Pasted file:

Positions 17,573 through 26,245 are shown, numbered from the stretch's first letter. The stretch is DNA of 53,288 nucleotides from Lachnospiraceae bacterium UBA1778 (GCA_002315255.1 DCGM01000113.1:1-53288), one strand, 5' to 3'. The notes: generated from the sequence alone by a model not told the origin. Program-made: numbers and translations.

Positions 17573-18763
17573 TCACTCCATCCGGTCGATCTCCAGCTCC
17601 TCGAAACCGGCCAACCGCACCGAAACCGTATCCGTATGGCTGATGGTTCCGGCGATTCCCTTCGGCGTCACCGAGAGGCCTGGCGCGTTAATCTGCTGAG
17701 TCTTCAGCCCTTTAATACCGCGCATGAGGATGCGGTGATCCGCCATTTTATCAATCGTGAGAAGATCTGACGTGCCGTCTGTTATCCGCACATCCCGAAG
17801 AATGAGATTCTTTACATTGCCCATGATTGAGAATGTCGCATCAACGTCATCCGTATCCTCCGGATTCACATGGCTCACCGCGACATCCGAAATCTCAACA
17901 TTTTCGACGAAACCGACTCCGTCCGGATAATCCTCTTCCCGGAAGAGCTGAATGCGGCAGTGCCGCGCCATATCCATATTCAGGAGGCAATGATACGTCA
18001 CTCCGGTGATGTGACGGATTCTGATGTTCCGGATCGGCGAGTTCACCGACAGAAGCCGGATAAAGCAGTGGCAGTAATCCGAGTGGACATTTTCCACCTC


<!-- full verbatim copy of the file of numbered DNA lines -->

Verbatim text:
Positions 17,573 through 26,245 are shown, numbered from the stretch's first letter. The stretch is DNA of 53,288 nucleotides from Lachnospiraceae bacterium UBA1778 (GCA_002315255.1 DCGM01000113.1:1-53288), one strand, 5' to 3'. The notes: generated from the sequence alone by a model not told the origin. Program-made: numbers and translations.

Positions 17573-18763
17573 TCACTCCATCCGGTCGATCTCCAGCTCC
17601 TCGAAACCGGCCAACCGCACCGAAACCGTATCCGTATGGCTGATGGTTCCGGCGATTCCCTTCGGCGTCACCGAGAGGCCTGGCGCGTTAATCTGCTGAG
17701 TCTTCAGCCCTTTAATACCGCGCATGAGGATGCGGTGATCCGCCATTTTATCAATCGTGAGAAGATCTGACGTGCCGTCTGTTATCCGCACATCCCGAAG
17801 AATGAGATTCTTTACATTGCCCATGATTGAGAATGTCGCATCAACGTCATCCGTATCCTCCGGATTCACATGGCTCACCGCGACATCCGAAATCTCAACA
17901 TTTTCGACGAAACCGACTCCGTCCGGATAATCCTCTTCCCGGAAGAGCTGAATGCGGCAGTGCCGCGCCATATCCATATTCAGGAGGCAATGATACGTCA
18001 CTCCGGTGATGTGACGGATTCTGATGTTCCGGATCGGCGAGTTCACCGACAGAAGCCGGATAAAGCAGTGGCAGTAATCCGAGTGGACATTTTCCACCTC